MasterMind 2012 Finalists: Jillian Mayer
Miami New Times' Mastermind Awards honors the city's most inspiring creatives. As we approach Artopia, our annual arts soiree where we'll announce the three Mastermind winners March 8, we're profiling each of our nine 2012 finalists. For tickets and more information about Artopia, visit the website.
One could easily claim that no other visual artist is representing the Big Mango with as much attention-commanding presence as Mayer has during the past year and a half. Her collaborative video Scenic Jogging was one of 25 chosen from 23,000 submissions from 91 countries for the Guggenheim's YouTube Play: A Biennial of Creative Video in October of 2010.
Mayer, who is a native of our city, has her finger firmly on its pulse and wouldn't trade these climes for a bigger stage.
"Miami is hyper-sexualized and sensationalized, it leaves intense aesthetic and psychological scars on any reasonable person who grows up here," observes the artist. "To me, the only thing that ends up seeming reasonable among the madness is realizing that it's all entertainment," says Mayer whose reach beyond the 305 is extending by the day.
Since then her terrifyingly hilarious 60-second video I Am Your Grandma went viral on the Internet -- notching 1.5 million views to date -- while her short, The Life and Freaky Times of Uncle Luke -- starring iconic rapper, 2 Live Crew frontman, and New Times columnist Luther Campbell -- recently debuted at the Sundance Film Festival, where it earned raves.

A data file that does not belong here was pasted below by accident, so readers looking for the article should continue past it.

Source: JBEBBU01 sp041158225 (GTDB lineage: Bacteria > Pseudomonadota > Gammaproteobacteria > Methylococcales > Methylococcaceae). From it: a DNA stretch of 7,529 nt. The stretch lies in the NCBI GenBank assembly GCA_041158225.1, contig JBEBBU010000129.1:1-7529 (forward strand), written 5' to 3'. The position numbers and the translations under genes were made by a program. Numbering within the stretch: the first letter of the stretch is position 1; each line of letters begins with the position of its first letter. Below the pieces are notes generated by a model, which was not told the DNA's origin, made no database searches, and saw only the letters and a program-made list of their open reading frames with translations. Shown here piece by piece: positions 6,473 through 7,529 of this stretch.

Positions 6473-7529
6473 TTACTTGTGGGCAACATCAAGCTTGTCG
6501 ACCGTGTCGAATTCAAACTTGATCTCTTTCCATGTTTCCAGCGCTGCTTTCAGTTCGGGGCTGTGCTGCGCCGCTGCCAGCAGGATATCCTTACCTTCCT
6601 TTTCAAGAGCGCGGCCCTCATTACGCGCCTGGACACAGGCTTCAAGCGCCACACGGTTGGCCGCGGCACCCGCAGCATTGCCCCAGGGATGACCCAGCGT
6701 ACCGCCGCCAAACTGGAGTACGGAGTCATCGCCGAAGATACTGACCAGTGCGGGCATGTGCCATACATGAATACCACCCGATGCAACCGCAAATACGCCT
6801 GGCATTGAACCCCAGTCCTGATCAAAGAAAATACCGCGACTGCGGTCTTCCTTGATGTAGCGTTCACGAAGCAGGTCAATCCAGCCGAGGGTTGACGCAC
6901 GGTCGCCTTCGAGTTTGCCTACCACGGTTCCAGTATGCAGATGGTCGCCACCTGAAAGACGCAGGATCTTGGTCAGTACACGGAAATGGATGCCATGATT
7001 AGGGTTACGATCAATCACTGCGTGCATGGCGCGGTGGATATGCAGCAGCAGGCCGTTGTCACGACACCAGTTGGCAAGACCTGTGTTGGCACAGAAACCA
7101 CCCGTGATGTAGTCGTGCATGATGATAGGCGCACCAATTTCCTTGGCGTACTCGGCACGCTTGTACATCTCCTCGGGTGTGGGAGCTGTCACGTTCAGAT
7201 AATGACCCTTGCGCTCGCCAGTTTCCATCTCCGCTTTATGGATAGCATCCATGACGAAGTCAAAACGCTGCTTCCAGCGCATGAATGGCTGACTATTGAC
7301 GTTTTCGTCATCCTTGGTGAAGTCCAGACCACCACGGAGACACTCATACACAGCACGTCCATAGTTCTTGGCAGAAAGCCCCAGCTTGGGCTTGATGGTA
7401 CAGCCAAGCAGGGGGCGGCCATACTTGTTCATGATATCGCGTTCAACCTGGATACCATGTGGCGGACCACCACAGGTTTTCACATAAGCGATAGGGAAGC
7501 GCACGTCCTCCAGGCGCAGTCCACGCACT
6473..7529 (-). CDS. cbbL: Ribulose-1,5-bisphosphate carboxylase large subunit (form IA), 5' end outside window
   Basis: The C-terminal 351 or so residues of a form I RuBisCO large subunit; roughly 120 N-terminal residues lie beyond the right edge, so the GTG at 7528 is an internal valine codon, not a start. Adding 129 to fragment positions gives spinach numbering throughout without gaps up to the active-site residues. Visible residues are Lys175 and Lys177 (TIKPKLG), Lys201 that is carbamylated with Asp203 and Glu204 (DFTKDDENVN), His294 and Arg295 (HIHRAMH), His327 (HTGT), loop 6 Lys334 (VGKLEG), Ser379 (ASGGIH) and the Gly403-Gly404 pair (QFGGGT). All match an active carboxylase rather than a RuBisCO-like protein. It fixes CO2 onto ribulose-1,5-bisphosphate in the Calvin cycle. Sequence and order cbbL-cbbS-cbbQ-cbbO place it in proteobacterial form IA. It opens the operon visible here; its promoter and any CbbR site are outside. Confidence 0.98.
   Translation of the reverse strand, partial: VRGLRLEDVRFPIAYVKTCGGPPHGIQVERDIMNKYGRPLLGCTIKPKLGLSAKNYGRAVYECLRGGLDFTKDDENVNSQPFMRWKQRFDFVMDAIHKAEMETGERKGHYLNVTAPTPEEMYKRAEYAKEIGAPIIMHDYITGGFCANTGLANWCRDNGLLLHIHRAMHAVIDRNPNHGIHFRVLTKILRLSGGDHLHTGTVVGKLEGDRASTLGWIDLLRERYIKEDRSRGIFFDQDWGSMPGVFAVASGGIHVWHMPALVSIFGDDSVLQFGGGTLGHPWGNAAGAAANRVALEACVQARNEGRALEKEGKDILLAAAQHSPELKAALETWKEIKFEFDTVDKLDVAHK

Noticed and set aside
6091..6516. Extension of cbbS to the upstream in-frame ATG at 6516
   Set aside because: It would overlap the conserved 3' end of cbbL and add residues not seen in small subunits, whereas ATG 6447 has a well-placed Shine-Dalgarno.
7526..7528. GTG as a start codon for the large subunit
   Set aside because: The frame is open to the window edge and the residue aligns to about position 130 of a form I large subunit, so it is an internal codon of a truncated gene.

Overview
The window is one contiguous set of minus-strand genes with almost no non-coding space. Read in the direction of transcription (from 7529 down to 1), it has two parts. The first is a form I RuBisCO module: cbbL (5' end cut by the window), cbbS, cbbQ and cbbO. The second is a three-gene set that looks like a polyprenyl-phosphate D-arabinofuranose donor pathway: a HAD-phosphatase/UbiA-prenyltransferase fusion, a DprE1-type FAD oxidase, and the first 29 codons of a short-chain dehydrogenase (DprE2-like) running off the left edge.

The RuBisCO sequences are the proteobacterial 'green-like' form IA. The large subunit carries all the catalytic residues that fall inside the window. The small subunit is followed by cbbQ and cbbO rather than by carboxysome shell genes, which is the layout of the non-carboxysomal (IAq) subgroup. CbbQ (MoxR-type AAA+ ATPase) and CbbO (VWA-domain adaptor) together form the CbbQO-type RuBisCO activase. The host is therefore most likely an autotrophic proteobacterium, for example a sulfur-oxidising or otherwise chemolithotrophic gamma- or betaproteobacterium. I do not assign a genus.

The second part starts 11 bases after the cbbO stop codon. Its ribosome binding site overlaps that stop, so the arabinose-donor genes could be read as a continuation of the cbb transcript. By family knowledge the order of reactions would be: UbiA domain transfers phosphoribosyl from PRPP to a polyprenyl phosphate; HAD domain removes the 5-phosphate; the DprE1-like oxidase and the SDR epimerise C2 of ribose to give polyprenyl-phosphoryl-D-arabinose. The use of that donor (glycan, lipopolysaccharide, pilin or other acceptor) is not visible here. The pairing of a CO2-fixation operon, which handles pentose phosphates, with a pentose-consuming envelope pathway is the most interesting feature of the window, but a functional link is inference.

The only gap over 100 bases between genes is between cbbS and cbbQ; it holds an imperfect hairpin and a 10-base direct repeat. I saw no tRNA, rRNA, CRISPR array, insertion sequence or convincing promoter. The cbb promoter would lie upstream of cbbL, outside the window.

"Going to Utah with Uncle Luke was pretty surreal," recollects Mayer. "Mainly because he went as Morpheus from The Matrix," she adds mentioning that it was one of the stranger experiences of a whirlwind year.
The artist, who was weaned on a smorgasbord of sitcoms, says they later influenced her work.
"I was heavily influenced by Space Ghost Coast to Coast, The Simpsons, Full House, Fresh Prince of Bel-Aire. I watched way too much television in my formative years."
Not one to collect dust on her laurels, Mayer is also collaborating on a project this month with Eric Cade Schoenborn at the Bass Museum called "Erasey Page" and will participate in the "Aesthetics and Values" show at the Frost Museum, also this month.
"Erasey Page is a technological interactive website which aids users in finding a more clear life, off of the Internet," Mayer told us when we tracked her down this week at Pitzer College in Los Angeles where she was lecturing about art and the Internet.
"Regionalism is also a really amazing theme in many films that are coming from younger independent film-maker collaborations," Mayer mentions. "If everyone moves to the same city, then the scenery will be boring and repetitive. The Internet makes everyone accessible and relative regardless what city one chooses to live in. Also, I love living under Miami's incredible nature and temperate islands," she says.
The Project [theatre]
Jonathan David Kane
Eddy "Earthtone" Vegas
Bannavis Andrew Sribyata
Sarah Kontoff Baker
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